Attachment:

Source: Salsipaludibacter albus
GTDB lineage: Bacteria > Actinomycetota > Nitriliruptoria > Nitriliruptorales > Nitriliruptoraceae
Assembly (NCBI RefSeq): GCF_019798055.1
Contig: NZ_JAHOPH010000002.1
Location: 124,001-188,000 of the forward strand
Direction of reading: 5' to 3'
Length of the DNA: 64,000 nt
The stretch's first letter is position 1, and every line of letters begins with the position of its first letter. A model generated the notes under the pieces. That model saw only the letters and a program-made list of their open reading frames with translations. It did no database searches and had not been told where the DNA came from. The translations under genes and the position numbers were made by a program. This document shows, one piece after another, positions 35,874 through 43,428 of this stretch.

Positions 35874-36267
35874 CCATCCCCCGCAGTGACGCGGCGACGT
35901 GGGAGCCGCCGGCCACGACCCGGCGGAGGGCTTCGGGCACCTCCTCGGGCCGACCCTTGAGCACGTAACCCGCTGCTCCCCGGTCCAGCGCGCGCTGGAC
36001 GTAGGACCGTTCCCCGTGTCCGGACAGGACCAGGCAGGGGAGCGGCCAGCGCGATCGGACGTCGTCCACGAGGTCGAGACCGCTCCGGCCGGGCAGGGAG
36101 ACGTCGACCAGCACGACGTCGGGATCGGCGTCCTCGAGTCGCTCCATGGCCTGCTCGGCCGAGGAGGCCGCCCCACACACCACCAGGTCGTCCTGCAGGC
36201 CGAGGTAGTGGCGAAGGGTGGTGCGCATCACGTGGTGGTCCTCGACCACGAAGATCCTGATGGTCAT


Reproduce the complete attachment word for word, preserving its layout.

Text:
Source: Salsipaludibacter albus
GTDB lineage: Bacteria > Actinomycetota > Nitriliruptoria > Nitriliruptorales > Nitriliruptoraceae
Assembly (NCBI RefSeq): GCF_019798055.1
Contig: NZ_JAHOPH010000002.1
Location: 124,001-188,000 of the forward strand
Direction of reading: 5' to 3'
Length of the DNA: 64,000 nt
The stretch's first letter is position 1, and every line of letters begins with the position of its first letter. A model generated the notes under the pieces. That model saw only the letters and a program-made list of their open reading frames with translations. It did no database searches and had not been told where the DNA came from. The translations under genes and the position numbers were made by a program. This document shows, one piece after another, positions 35,874 through 43,428 of this stretch.

Positions 35874-36267
35874 CCATCCCCCGCAGTGACGCGGCGACGT
35901 GGGAGCCGCCGGCCACGACCCGGCGGAGGGCTTCGGGCACCTCCTCGGGCCGACCCTTGAGCACGTAACCCGCTGCTCCCCGGTCCAGCGCGCGCTGGAC
36001 GTAGGACCGTTCCCCGTGTCCGGACAGGACCAGGCAGGGGAGCGGCCAGCGCGATCGGACGTCGTCCACGAGGTCGAGACCGCTCCGGCCGGGCAGGGAG
36101 ACGTCGACCAGCACGACGTCGGGATCGGCGTCCTCGAGTCGCTCCATGGCCTGCTCGGCCGAGGAGGCCGCCCCACACACCACCAGGTCGTCCTGCAGGC
36201 CGAGGTAGTGGCGAAGGGTGGTGCGCATCACGTGGTGGTCCTCGACCACGAAGATCCTGATGGTCAT